So my third book comes out today. (It’s the one in the middle.)
It has been hailed as “huge,” “massive,” “huge,” “hefty,” and “it’s huge.” Also, it “reveals where the fun has been lurking all along” (per my science hero Sean Carroll), is “enormously beautiful” (per my teaching hero Patrick Honner), and works “like a pill pocket for math” (per my creative hero Allie Brosh). My pals at The Aperiodical just published a lovely review, and excerpts will be coming soon at Ars Technica, FiveThirtyEight’s The Riddler, and Alex’s Bellos puzzle column at The Guardian. It’s absurd luck that I get to make these things for a living, and I’m inexpressibly grateful to you all for playing along.
The book contains pencil-and-paper games (easier than chess, more interesting than tic-tac-toe), but I chose to end it with a story about a computer game.
Here’s that story.
Before she died, my mother always enforced an ironclad rule of “educational computer games only.” (Math Blaster, yes. Madden NFL ’97, no.) Then, after her death, the adults in my life gave me all kinds of indulgences, among them a decidedly non-educational computer game: NHL 2002.
My favorite feature was Season Mode. Pick a team, then play all 82 games, plus the playoffs. (To speed things up, you could have the computer simulate some games.) Season mode even let you trade players according to a simplistic algorithm: Every player was scored from 1 to 100, and opposing teams would consent to any trade that was roughly fair—say, a 67 for a 66, or an 82 for an 84.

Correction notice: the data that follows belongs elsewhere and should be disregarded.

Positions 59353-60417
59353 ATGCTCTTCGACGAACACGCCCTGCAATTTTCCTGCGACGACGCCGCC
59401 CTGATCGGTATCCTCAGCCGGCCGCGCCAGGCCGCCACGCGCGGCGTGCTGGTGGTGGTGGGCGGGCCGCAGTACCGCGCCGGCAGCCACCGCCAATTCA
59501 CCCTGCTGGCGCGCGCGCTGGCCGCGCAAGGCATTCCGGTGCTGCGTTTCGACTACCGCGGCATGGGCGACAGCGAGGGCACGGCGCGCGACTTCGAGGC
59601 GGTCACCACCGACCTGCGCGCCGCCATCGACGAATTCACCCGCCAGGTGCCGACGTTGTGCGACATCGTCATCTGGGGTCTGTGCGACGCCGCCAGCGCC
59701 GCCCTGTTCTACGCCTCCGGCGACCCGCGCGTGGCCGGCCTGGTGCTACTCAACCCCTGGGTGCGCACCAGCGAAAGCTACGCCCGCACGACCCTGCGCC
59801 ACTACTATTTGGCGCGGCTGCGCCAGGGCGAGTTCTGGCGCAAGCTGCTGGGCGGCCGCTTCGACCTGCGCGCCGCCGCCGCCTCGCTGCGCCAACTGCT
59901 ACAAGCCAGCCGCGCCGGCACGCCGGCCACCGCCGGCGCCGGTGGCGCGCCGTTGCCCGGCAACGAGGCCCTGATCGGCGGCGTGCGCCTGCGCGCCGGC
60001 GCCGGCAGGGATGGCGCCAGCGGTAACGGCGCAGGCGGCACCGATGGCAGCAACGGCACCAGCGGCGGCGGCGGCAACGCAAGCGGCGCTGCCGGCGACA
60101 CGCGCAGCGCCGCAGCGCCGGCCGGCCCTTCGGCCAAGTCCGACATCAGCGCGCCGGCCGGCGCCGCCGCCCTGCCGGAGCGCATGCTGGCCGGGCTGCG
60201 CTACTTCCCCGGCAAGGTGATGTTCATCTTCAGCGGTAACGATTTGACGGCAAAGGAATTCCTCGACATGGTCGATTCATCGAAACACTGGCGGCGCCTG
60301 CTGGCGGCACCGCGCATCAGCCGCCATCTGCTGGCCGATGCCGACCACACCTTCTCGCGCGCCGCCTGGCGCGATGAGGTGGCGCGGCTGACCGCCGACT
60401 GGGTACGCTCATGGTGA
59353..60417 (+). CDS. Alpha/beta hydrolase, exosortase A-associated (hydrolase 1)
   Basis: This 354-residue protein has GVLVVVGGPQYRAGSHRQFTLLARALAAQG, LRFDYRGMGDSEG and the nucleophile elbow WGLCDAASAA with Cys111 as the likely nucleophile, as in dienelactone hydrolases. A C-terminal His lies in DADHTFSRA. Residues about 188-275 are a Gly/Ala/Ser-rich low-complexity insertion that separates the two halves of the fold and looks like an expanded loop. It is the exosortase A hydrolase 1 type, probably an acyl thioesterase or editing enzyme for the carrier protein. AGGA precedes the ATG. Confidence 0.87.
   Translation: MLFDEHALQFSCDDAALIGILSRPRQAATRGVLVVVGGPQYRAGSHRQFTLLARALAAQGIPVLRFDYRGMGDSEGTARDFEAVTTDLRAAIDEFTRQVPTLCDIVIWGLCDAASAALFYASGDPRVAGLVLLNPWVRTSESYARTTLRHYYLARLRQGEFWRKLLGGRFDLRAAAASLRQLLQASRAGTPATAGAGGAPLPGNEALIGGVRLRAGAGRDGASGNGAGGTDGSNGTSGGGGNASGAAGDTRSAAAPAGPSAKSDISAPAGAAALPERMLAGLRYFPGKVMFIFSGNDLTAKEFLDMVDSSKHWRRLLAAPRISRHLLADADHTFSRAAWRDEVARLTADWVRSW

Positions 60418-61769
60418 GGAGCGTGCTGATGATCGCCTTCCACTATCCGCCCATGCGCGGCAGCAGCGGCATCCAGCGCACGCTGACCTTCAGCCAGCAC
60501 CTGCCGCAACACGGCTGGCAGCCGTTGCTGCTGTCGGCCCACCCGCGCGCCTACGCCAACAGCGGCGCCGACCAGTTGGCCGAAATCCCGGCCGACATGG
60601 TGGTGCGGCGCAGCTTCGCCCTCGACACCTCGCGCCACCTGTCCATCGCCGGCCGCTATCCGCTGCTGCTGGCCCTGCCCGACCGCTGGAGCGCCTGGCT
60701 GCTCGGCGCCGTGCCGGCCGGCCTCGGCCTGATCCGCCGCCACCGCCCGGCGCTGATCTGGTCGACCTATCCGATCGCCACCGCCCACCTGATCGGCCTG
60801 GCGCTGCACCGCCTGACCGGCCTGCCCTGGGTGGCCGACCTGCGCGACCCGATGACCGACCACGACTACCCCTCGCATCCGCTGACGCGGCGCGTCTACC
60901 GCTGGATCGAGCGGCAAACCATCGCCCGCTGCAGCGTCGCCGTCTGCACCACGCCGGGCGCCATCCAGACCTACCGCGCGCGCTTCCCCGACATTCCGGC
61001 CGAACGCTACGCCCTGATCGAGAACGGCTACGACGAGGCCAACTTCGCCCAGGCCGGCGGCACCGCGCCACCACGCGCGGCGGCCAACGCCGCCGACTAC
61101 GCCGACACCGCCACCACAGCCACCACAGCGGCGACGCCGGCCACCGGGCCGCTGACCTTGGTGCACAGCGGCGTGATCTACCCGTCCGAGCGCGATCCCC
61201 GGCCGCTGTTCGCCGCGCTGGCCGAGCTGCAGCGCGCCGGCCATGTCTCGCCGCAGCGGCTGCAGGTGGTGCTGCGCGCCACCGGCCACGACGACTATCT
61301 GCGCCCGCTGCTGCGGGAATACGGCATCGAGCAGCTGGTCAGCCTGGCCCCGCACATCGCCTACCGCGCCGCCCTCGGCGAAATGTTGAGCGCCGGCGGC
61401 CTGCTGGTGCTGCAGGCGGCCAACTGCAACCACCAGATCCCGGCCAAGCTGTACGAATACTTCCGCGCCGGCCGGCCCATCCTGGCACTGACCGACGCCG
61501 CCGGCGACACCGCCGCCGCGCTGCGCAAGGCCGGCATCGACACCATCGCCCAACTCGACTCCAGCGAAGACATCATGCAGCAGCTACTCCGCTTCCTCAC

That bit of wiggle room was crucial. It meant you could string together dozens of minor upgrades—68 to 70 to 71 to 73 to 74—and, with enough patience, eventually exchange a benchwarmer for an all-star. It was slow. It was rote. It amounted to toggling through endless menus. But it worked.
So what did I do with my prized game? I spent a few hours turning the Boston Bruins into an unbeatable juggernaut, then simulated season after season, watching them smash records and win strings of championships, the greatest dynasty in sports history. I never played a game myself. I just presided fondly over this rigged universe, like a Greek god playing favorites. The league was a puzzle, and I had solved it.
Looking back, my mother needn’t have worried about non-educational games. Her son could turn even the most pleasurable and frivolous of them into a spreadsheet.
In three books and almost a decade of blogging, I believe that story is the first time I’ve mentioned my mother’s death. I guess I’ve been hiding the ball. Writing jokes, without noting how joke-writing became my way of coping; talking about teachers’ need for compassion, without mentioning my model for compassion; trying to convey how I see the world, without reference to the single event that shaped me most.
But I digress. New book. Out today. Big. Yellow. Best thing I’ve ever written, and I know I say that every time, but honestly, it’s because I’m getting better as I go.
My daughter Casey was just a newborn when my last book came out. Now she’s an irrepressible almost-three. For her, seeing the new book is almost as exciting as getting to sit in the forward-facing car seat. Every time it comes into view, she screams, “Dada book! Dada book!”
It’ll be a while before we can play the games together. I can wait. I find that, somehow, games like these connect parent and child – even across a gap of years.